Horizons 118 (September 2018): Wild West beneath our feet - new resources are up for grabs

This picture shows the cover of Horizons' September 2018 issue.

A lot of knowledge is to be gained underground - and sometimes this knowledge makes headlines. For example when researchers measure the concentration of cocaine in city sewers. Conflicts are also looming beneath our feet as more and more parties in the energy sector and in the tunnelling industry go underground.

For the current issue of Horizons we went to great depths to uncover what researchers get up to underground. In an interview with André Ourednik, geographer and science fiction author, we cast a light on the significance of caves and tunnels for Swiss identity, and geologist Nathalie Andenmatten explains how cantonal provincialism can get in the way of large-scale geothermal projects. Our underground explorations have brought to light some little-known facts: the ground beneath our feet hosts cutting-edge research, such as the nanotech experiments at the Noise-Free-Lab, but from a legal point of view it is largely a no-man's land.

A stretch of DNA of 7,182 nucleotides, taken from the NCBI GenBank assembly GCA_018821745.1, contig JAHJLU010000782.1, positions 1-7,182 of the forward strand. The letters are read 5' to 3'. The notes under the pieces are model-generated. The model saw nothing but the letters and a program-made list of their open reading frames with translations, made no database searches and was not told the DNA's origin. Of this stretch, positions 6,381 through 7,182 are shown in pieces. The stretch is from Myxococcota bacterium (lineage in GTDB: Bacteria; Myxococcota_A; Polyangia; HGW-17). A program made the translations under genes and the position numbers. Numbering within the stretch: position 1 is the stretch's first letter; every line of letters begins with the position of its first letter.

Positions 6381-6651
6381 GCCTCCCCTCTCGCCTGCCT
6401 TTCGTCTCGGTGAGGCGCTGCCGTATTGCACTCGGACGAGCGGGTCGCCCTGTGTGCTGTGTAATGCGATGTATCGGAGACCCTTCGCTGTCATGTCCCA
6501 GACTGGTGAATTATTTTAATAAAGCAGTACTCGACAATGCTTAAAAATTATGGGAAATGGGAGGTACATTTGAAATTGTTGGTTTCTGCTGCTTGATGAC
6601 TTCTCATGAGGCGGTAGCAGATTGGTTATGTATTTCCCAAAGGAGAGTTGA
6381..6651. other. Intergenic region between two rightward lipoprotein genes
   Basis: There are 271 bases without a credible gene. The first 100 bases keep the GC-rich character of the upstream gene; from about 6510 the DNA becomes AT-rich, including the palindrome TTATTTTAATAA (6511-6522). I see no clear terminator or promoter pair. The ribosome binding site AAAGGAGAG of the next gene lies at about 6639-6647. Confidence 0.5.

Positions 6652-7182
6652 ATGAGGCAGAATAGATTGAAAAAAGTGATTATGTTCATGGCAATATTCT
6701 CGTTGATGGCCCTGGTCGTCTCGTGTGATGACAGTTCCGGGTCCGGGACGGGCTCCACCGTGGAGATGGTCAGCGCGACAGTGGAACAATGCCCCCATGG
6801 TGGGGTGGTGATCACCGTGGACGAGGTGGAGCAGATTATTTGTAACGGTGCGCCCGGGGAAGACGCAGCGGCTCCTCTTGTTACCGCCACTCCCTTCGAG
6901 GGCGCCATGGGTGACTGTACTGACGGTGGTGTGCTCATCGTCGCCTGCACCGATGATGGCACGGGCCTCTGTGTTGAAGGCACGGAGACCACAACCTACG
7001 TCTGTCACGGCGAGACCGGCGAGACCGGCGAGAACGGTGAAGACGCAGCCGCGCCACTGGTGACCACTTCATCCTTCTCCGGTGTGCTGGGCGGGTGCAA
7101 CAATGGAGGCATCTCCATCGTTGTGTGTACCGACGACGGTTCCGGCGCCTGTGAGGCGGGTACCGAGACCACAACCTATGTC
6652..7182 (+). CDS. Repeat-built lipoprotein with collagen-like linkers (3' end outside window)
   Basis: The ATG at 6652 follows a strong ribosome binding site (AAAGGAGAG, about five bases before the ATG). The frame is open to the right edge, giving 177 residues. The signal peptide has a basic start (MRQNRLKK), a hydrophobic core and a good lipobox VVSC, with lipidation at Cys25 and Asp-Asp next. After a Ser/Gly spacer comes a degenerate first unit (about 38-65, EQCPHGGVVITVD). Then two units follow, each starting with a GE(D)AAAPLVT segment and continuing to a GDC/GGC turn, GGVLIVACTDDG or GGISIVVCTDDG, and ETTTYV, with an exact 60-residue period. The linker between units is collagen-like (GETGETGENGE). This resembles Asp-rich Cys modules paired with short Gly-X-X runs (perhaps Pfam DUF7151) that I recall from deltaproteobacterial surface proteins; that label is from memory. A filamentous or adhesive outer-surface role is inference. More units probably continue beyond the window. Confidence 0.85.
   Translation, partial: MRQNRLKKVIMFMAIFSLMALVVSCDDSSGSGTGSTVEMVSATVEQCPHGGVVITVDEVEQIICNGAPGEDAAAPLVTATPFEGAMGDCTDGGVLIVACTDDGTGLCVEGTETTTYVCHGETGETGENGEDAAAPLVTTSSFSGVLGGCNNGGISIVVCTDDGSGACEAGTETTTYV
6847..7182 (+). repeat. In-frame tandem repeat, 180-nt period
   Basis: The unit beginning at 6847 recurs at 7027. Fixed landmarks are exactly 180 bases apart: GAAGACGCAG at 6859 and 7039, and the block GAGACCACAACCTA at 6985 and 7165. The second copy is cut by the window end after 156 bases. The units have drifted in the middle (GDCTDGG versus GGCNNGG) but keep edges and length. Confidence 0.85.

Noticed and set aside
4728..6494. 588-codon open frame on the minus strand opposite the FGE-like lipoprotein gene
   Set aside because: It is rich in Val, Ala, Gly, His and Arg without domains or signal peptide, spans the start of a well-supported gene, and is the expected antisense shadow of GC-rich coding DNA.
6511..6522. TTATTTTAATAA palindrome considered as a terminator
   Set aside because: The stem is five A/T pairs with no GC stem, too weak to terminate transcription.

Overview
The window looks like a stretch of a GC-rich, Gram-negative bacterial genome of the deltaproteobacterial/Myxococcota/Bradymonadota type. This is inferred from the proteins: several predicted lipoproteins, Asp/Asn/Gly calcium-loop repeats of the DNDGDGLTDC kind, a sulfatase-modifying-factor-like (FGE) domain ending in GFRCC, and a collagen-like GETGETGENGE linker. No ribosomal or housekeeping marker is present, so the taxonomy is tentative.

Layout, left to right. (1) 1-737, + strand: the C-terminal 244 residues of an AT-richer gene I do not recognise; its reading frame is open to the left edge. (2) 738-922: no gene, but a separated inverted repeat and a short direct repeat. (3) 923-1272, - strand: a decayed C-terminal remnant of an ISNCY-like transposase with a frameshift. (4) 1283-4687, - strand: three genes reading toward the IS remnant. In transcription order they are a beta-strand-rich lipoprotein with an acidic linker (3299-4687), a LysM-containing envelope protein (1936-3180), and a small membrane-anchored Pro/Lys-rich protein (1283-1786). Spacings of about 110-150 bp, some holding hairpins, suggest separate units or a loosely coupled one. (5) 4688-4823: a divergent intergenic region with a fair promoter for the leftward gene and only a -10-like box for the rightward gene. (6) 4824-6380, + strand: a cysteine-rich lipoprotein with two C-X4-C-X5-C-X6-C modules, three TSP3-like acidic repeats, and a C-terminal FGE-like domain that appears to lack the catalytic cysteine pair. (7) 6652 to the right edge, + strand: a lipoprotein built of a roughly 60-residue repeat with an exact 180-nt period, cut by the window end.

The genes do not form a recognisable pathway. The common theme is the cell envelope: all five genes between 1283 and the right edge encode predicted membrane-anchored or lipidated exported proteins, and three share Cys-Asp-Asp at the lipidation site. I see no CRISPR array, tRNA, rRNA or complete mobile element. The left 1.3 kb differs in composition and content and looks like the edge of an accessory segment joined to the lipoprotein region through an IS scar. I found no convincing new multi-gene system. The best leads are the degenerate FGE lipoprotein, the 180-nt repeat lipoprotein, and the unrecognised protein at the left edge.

Many of the protagonists of our second main topic are also at home in the ground: plants, the tiniest of creatures, and rocks. The latest Horizons unearths some amazing treasures in natural history collections.

At the same time, we gaze into the infinity of space: the latest insights take gravitational wave astronomy several steps closer to understanding the Big Bang and allow chemists to navigate a universe of unknown molecules.